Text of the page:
Dougal Campbell's geek ramblings

WordPress, web development, and world domination.

WordPress theme licensing

There is finally an official answer to the question of whether or not WordPress themes must “inherit” the GPL license that WordPress itself uses. Matt asked the Software Freedom Law Center to examine the WordPress source and how themes fit in. The final, official answer to whether themes must be GPL? Yes and no. 🙂

As many people have theorized before (myself included), the PHP files in a theme fall under GPL because they are reliant on the main WP codebase in order to function. The CSS, images, and javascript, however, are separate works which can stand on their own in other contexts, and therefore can be licensed however their creator wishes.

The Theme Repository at will only host themes that are fully compliant with the GPL. But they do now now have a directory of other sites which provide “commercially supported GPL themes“. I expect that the combination of the license clarification and the commercial directory listings will stir a lot of new buzz in the WordPress theming communities.

I imagine we’ll start seeing a lot of “free, basic” themes, with “premium” child themes that add fancier styling and javascript features [note: no “child theme” page in the Codex? Really?]. Another business model that commercial theme developers might consider trying is the “hostage-ware” model. This is where you only release the product after you receive $X in “donations” (see Kickstarter for an example of a service built on this idea, in a meta sort of way). However, I’m positive that we’ll also continue to see plenty of wonderful themes which are fully free (in both the “beer” and “speech” senses).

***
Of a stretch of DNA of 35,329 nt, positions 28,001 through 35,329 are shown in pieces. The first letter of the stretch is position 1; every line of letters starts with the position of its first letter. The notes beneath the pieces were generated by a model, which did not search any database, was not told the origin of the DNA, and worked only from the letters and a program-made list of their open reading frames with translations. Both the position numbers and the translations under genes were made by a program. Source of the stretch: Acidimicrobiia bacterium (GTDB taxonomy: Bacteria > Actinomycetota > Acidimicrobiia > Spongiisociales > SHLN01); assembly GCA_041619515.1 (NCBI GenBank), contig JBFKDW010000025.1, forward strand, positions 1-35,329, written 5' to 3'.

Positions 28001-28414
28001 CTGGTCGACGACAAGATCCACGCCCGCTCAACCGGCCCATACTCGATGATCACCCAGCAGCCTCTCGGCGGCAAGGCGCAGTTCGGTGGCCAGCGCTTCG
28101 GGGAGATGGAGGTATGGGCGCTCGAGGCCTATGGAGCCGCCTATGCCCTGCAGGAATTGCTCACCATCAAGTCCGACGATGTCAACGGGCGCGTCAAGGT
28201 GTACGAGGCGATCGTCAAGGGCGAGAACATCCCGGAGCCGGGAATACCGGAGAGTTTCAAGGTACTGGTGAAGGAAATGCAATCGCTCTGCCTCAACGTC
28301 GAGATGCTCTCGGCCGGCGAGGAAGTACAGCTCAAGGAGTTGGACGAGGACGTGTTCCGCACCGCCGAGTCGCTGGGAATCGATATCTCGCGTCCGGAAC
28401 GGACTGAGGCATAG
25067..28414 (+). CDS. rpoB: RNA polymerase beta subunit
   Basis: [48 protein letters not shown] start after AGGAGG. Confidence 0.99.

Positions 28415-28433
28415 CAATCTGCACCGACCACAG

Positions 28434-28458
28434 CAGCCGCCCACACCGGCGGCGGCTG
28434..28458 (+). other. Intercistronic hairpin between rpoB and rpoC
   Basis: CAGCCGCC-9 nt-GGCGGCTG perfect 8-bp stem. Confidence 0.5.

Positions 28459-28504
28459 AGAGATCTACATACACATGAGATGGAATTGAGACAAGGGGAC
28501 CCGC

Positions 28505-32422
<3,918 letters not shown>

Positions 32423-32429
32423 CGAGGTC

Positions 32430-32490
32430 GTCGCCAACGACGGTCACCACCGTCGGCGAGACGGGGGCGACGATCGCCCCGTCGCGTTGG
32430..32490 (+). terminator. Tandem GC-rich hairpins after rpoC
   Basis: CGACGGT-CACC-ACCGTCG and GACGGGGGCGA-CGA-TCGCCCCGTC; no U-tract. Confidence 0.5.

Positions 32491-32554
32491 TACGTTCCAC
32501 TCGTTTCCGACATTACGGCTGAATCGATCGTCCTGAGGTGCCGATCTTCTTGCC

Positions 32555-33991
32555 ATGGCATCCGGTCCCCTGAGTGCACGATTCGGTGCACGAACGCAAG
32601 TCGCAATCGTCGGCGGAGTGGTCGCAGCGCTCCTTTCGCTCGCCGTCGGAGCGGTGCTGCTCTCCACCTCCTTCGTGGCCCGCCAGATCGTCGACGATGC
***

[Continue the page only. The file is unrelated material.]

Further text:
About Dougal Campbell

Dougal is a web developer, and a "Developer Emeritus" for the WordPress platform. When he's not coding PHP, Perl, CSS, JavaScript, or whatnot, he spends time with his wife, three children, a dog, and a cat in their Atlanta area home.
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15 Responses to WordPress theme licensing

  1. codestyling says:

    In most articles i found on this subject, that one clear statement will be not clearly highlighted but it is nevertheless true: if the Theme uses a php file containing a class as example, that can also be used outside the scope of WordPress and doesn’t depend on WP, this php file is not automatically GPL!
    It’s the same as for Javascript Libraries, where WP doesn’t put it’s lisence onto automatically.
    Only those php files not useable outside a WordPress context (theme/core function calls, hooks etc.) are GPL’ed all other php file of the theme aren’t.

    • Dougal says:

      That’s a good point. I have mentioned this in regards to plugins elsewhere before.

      It is possible in some cases to break certain functionality out into separate code libraries. As long as that code is capable of being used in a context that does not completely rely on WordPress (or whatever GPL’d code that you’re integrating with), that code can be separately licensed.

      So, for example, you could have a PHP class that calls web APIs like Twitter, Flickr, etc., or which manipulates image data, or whatever. As long as that code is a “black box” to WP (i.e., it can function completely separately from WordPress), it can have its own license.

      So one could develop a theme (or plugin), bundle non-GPL libraries, and only the glue-code which interfaces WordPress and the library would have to fall under GPL.

      In this situation, you aren’t going to be able to host your project in the repositories, but it does give a legal way to retain some rights on pieces of code, for those who choose to go that route.